Canadian Rockies: to the top of Tunnel Mountain

Tunnel Mountain used to be called ‘Sleeping Buffalo’ by the indigenous Nakoda people because from certain directions it looks like ………. a sleeping buffalo.  Knew a thing or two about naming places did the original inhabitants of North America.  Now it’s called Tunnel Mountain …………… because there isn’t a tunnel.

In 1882 a 275 metre long tunnel was proposed by a team of surveyors to keep the route of the Canadian Pacific Railway along the line of the Bow River.  The General Manager of the company went nuts at the proposal, unwilling to commit to a scheme which would cause considerable cost and delay.  An alternative route was followed but the name stuck to the mountain.

At 1,692 m (5,551 ft) it is one of the smaller mountains near Banff but rising 1000 feet straight out of the town the Tunnel Mountain Trail is much used by locals and visitors.  That’s what I did with the afternoon of my day off from skiing.

It’s a sustained climb 2 miles straight up from the hotel at a good gradient but slower going than I would have liked because I’m not yet fully acclimatised to the altitude.  Under almost flawless blue sky and with a little heat in the sun a month after the solstice it was fabulous short trek with views down to the Bow Valley 1000 feet below and up to adjacent commanding peaks such as Mount Rundle, Sulphur Mountain and Cascade Mountain.

As ever I was reluctant to leave the top, seductively warm on sunned sloping rock slabs.  I was joined by a French Canadian and his Japanese lady friend and we squatted on the ground for over an hour drawing maps of Britain and Ireland in the snow, discussing national culture and the complex and still unfolding political histories of our homelands.

The gradient of the path gentles towards the top, the summit of Mount Rundle in view, rock slabs stripped bare of snow by strong winds

The gradient of the path gentles towards the top, the summit of Mount Rundle in view, rock slabs stripped bare of snow by strong winds

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Snow blown into drifts in the lee of the wind with added hieroglyphs

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Some drifts sensuously rounded

Photographer on the wind-stripped looking towards Cascade Mountain

Photographer on the wind-stripped top looking towards Cascade Mountain

On the top looking towards Mount Rundle

On the top looking towards Mount Rundle

Looking over Banff and upstream along the Bow Valley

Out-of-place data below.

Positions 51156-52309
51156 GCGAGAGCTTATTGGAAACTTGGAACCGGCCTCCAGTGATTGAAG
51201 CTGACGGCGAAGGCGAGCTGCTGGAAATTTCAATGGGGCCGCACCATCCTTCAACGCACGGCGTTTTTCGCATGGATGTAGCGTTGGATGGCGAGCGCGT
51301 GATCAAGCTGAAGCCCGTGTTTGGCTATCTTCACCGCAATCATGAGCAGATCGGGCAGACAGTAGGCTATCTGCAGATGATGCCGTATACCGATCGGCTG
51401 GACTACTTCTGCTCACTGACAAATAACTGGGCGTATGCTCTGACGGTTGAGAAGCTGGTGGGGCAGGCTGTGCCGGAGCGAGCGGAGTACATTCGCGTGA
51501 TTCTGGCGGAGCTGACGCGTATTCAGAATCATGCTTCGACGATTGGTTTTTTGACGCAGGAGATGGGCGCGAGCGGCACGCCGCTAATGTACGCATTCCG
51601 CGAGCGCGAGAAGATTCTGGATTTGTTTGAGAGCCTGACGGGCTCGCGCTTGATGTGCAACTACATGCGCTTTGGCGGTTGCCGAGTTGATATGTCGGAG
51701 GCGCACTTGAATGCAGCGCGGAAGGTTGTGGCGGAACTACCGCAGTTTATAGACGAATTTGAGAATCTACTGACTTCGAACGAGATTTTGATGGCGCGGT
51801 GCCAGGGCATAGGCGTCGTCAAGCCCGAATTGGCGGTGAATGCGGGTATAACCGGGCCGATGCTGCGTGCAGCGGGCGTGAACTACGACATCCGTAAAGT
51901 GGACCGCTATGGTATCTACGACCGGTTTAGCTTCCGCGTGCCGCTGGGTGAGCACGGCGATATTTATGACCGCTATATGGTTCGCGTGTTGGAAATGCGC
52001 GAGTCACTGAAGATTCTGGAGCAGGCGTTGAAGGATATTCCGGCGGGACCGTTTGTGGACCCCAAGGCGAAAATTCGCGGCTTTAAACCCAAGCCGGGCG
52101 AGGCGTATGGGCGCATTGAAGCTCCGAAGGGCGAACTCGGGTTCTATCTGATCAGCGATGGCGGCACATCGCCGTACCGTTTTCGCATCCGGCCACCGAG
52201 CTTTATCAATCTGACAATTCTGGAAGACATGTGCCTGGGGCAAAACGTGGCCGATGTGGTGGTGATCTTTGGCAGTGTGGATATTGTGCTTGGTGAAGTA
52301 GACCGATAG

Looking over Banff and upstream along the Bow Valley

Looking downstream along the Bow Valley towards the Fairholme Range in the distance

Looking downstream along the Bow Valley towards the Fairholme Range in the distance

Zooming in on the Hoodoos, rock pinnacles along the further bend in the Bow River

Zooming in on the Hoodoos, rock pinnacles along the further bend in the Bow River

The well trodden trail leads between gnarly trees

The well trodden trail leads between gnarly trees

On the downhill leg

On the downhill leg

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3 Responses to Canadian Rockies: to the top of Tunnel Mountain

  1. phillippa lee says:

    Hi Barry, it looks like you are having a fantastic time – your pictures remind me of how beautiful Banff is. I know that bears hibernate now but what about in the summer. Would they be on the local trail? I saw a stuffed bear in Banff – I couldn’t believe how big it was! Mind you I also saw a stuffed buffalo in the museum in Calgary about the native peoples and I couldn’t believe how big that was either…..

    • BarryH says:

      Hi Phillippa. Bears are indeed hibernating now, thankfully. When they emerge as the weather warms up in spring they are very hungry and apparently can be dangerous if startled or feel their cubs are threatened. The main threats from wildlife when out walking round here in winter are coyotes and cougar but I’m told that caribou can turn nasty too. I came across coyotes along the Hoodoos Trail alongside the Bow River a couple of years ago but they seemed more interested in howling at each other than in attacking me.

  2. Pingback: Canadian Rockies: Winter trails around Banff. | Barry's Ramblings

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